One of the biggest potential risks associated with quantum computers is their ability to break existing cryptographic protocols. Many of the encryption methods used today, including RSA and ECC, which are used to secure the internet, could be effectively compromised by quantum computers. This would threaten the security of digital communications, online banking, data protection and many other security-critical systems.**Power imbalance**

The high costs and complex infrastructure required to operate and maintain quantum computers could mean that only a few, mostly large organizations have access to this technology. This could create a power imbalance where a few players have excessive influence over important technologies and data.**Economic disruption**

The capabilities of quantum computers could also cause significant economic upheaval. Industries that rely heavily on current cryptography could be significantly disrupted. Companies that do not adapt quickly to the new quantum technology could fall behind.**Ethics and control**

The application of quantum computing in areas such as artificial intelligence could lead to more advanced, potentially autonomous systems whose behavior is difficult to predict and control. The ethical implications of such technologies, including surveillance and decision-making, are complex and require careful consideration and regulation.**Technological arms race**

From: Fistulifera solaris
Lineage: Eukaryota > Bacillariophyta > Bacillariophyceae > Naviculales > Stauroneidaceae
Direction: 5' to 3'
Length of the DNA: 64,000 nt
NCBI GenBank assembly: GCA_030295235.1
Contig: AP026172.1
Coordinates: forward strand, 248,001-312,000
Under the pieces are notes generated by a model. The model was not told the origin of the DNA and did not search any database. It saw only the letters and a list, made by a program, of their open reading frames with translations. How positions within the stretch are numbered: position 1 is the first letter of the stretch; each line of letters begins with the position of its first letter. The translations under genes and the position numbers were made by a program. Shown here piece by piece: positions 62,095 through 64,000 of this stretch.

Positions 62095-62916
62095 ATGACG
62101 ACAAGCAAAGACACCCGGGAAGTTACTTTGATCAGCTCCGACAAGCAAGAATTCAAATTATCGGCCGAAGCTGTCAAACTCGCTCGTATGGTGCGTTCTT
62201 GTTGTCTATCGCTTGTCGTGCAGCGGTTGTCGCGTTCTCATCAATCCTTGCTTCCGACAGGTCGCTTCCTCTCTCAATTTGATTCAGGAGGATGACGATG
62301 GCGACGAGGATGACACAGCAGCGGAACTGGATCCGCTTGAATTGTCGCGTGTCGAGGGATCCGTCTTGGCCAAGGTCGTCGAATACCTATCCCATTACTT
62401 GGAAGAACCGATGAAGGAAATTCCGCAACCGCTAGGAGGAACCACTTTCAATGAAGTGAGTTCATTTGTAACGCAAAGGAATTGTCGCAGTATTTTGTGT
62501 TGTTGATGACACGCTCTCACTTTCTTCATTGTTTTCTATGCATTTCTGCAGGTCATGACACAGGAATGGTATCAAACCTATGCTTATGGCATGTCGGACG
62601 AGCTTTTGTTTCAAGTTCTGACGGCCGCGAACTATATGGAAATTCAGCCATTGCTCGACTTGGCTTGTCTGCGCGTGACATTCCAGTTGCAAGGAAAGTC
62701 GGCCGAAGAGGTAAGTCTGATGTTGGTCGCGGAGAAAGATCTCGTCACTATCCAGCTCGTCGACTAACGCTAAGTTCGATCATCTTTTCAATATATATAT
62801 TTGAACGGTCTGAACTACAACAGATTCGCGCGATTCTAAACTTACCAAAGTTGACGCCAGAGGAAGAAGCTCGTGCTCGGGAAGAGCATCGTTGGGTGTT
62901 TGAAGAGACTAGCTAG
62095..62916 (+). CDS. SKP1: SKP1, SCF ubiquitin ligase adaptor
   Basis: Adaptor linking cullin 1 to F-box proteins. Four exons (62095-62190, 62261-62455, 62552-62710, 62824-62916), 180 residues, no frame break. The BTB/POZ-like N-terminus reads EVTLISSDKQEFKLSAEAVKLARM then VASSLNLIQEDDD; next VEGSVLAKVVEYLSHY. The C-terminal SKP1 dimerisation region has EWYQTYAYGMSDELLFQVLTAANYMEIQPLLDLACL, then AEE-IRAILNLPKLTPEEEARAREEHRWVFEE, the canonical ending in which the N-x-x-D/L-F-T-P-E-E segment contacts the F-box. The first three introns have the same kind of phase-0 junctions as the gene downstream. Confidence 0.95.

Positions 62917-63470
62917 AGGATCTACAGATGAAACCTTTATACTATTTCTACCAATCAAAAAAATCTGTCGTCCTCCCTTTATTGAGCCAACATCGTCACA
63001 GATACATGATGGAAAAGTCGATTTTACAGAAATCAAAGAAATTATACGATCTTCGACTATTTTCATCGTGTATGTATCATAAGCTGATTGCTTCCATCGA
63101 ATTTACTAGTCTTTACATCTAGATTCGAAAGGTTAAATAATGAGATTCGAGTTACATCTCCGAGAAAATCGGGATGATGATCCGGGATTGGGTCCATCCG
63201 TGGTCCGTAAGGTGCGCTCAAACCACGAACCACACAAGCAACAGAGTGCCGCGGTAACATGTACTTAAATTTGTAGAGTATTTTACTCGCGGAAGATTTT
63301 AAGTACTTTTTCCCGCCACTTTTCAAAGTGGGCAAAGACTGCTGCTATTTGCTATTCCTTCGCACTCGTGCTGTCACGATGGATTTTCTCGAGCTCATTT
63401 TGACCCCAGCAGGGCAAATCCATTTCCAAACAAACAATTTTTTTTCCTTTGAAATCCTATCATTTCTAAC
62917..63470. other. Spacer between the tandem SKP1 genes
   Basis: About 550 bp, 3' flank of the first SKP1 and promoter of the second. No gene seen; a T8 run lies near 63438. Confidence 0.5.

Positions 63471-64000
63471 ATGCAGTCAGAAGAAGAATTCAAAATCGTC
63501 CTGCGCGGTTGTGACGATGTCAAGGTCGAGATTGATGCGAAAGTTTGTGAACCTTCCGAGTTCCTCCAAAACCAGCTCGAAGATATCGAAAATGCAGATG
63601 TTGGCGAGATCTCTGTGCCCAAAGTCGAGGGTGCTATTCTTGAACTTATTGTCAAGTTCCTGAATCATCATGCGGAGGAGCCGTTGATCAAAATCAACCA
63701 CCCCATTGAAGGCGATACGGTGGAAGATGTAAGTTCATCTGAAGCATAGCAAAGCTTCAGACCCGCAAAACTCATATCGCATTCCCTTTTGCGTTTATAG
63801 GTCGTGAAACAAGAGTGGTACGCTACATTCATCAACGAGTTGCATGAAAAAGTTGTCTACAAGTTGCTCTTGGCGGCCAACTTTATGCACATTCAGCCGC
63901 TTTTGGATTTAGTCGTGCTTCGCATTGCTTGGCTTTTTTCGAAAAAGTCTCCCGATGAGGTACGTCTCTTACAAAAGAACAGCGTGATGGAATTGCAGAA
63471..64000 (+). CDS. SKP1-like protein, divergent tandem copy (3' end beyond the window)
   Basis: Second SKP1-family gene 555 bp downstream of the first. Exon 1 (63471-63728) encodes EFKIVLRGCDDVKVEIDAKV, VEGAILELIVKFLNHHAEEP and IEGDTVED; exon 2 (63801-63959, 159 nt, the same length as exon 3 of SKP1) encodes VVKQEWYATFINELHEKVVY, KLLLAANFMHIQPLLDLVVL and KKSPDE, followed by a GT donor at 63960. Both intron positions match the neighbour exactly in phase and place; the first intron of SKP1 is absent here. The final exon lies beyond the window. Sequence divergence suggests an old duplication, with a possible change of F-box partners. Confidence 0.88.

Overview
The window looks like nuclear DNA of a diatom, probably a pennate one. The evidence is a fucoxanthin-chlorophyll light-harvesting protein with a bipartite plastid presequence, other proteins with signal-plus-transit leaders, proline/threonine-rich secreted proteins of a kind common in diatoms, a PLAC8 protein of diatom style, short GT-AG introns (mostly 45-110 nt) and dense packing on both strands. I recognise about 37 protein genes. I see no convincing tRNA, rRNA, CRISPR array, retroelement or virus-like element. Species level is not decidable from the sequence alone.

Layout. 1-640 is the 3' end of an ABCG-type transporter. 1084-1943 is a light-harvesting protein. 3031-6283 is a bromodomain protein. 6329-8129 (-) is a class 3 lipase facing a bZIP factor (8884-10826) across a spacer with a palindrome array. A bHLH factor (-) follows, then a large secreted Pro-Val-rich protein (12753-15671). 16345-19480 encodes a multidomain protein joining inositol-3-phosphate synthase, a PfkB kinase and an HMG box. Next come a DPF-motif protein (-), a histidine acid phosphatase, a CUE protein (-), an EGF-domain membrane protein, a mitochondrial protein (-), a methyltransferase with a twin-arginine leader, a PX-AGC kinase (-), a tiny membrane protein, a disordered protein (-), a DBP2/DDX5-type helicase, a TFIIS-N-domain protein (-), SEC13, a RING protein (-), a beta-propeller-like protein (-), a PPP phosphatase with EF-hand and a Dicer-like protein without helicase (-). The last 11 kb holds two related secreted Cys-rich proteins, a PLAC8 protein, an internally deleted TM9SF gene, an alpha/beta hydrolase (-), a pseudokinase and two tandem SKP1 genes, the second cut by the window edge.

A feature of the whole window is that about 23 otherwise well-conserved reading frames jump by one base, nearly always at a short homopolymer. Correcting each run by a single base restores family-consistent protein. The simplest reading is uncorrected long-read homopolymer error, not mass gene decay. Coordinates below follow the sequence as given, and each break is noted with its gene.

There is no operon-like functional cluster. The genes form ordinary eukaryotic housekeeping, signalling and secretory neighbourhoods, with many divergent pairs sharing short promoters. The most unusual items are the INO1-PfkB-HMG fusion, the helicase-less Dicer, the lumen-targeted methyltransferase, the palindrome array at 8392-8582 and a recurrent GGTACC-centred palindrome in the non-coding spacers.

Quantum computing could lead to a technological arms race between states, particularly in the area of cybersecurity and military technology. The ability to quickly decode information or perform complex simulations could influence the balance of power on a global scale.**Susceptibility to errors and reliability**

Due to their complexity and sensitivity to environmental influences, quantum computers are particularly susceptible to errors. The development of effective error correction mechanisms is crucial, but until these are fully realized, errors in quantum computations could lead to inaccurate or misleading results.

### Conclusion

Quantum computing represents both an extraordinary opportunity and a significant challenge. The potential risks require foresight, ethical considerations and potentially new regulatory approaches to ensure that the benefits of this powerful technology can be harnessed for the good of all